Thousands of Somali people are fleeing their country for survival and in hope of a better life for their children and themselves. They arrive with very little except for the clothes they are wearing, some extra pieces of fabric and, if they are lucky, jerry cans. These ‘jerry cans’ are simply old, plastic oil containers.
During their journeys, which for some take up to two months by foot, there are very few, if any remaining water sources on their path suitable for drinking due to the drought in East Africa. Jerry cans are the only way to carry this basic necessity with them.
By the time they reach the refugee camps, these water containers are often filled with green algae and offer a breeding place for many types of diseases.
In response, International Medical Corps ran a week-long “Jerry Can Hygiene Campaign” in Kobe Refugee Camp from August 1-5, to help families clean their water containers. Kobe is one of four camps set up to serve the 118,000 and counting refugees streaming to the Dolo Ado area of Ethiopia where we have been working in partnership with the Ethiopian Government’s Administration for Refugee and Returnee Affairs (ARRA) to provide nutrition, sanitation, hygiene and gender-based violence services.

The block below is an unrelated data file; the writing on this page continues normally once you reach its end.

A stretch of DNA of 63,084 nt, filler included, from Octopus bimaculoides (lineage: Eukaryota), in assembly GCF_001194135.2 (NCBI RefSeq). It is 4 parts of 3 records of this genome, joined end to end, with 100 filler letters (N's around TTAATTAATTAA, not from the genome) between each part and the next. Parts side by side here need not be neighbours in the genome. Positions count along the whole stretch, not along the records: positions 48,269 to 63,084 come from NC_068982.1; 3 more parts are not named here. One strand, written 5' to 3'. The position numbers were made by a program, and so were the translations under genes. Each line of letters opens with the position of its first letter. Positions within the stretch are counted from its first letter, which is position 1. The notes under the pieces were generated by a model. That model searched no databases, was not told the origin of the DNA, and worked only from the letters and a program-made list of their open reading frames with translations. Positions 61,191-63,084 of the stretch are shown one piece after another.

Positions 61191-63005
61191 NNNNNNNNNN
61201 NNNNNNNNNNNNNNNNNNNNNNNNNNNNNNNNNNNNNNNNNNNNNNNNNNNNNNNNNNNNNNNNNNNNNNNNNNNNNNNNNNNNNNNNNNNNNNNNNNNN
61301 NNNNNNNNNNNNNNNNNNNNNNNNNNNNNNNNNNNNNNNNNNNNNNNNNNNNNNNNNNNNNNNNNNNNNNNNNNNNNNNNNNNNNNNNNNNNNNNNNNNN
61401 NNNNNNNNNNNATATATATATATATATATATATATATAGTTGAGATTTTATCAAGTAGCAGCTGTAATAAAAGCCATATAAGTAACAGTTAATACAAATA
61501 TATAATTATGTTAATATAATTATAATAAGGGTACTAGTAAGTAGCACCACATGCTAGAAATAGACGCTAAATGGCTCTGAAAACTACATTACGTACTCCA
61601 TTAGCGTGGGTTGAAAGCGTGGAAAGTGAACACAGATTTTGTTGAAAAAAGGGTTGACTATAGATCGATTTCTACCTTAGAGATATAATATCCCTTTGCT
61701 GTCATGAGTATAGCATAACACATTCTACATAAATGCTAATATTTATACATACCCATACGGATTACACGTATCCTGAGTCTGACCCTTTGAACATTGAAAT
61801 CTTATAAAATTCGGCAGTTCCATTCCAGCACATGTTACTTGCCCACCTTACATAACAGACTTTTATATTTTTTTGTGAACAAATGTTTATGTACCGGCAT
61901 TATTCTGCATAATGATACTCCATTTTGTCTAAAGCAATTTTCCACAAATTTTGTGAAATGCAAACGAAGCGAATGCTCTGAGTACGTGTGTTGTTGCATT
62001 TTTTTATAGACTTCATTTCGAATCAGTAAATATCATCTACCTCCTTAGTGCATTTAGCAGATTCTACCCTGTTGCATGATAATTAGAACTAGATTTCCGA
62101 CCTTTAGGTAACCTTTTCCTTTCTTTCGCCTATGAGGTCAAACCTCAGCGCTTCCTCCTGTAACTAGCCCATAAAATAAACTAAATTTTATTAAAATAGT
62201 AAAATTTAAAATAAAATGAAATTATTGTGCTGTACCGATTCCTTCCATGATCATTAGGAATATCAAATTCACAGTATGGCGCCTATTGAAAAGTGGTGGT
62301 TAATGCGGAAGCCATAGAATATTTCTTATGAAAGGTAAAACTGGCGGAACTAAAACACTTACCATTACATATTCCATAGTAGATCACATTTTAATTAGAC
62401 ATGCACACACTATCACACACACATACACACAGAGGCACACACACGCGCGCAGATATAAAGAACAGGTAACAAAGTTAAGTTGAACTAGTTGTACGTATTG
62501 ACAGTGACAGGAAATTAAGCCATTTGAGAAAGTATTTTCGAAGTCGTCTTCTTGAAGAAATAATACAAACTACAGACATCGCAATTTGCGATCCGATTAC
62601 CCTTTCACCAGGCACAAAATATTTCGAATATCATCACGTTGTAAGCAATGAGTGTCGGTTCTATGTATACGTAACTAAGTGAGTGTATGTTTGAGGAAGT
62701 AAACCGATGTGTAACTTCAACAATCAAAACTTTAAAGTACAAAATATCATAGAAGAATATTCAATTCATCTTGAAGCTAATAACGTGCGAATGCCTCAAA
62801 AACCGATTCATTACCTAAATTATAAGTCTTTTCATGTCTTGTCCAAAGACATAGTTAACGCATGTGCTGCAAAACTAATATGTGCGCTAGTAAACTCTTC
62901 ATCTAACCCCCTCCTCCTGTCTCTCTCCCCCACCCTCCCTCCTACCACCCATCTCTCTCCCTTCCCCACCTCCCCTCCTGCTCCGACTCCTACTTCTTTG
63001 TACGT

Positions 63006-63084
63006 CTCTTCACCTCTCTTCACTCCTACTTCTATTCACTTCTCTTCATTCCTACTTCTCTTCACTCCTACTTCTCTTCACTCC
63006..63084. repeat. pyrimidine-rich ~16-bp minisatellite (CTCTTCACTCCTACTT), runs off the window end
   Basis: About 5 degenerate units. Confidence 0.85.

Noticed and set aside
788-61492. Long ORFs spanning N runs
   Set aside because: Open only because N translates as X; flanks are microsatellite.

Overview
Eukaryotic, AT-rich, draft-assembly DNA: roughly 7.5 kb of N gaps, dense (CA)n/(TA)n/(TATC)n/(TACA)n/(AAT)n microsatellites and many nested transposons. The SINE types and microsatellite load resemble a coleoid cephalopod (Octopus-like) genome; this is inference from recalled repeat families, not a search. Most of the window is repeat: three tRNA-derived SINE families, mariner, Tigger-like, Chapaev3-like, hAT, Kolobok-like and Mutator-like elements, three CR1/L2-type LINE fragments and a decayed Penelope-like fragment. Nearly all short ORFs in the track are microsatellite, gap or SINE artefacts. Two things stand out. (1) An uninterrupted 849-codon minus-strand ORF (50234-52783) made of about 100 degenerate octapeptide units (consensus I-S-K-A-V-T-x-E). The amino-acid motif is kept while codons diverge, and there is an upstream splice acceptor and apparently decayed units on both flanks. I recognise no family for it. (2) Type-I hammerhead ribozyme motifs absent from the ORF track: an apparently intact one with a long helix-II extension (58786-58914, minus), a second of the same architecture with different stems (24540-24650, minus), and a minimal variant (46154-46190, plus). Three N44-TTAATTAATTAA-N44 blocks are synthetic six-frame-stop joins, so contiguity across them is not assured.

Through the use of sifted river sand - which can easily be found in the local area - and a simple chlorine solution, 1,700 jerry cans were cleaned during this campaign to ensure people do not continue to use containers that are unsafe for storing drinking water. Many families were able to take part in the campaign and learn from volunteers from their own community who were trained by International Medical Corps on how to keep their drinking water safe.
International Medical Corps is also planning to distribute hygiene kits including basic necessities like soap and has started constructing latrines and washrooms to ensure safe sanitation in the camps.
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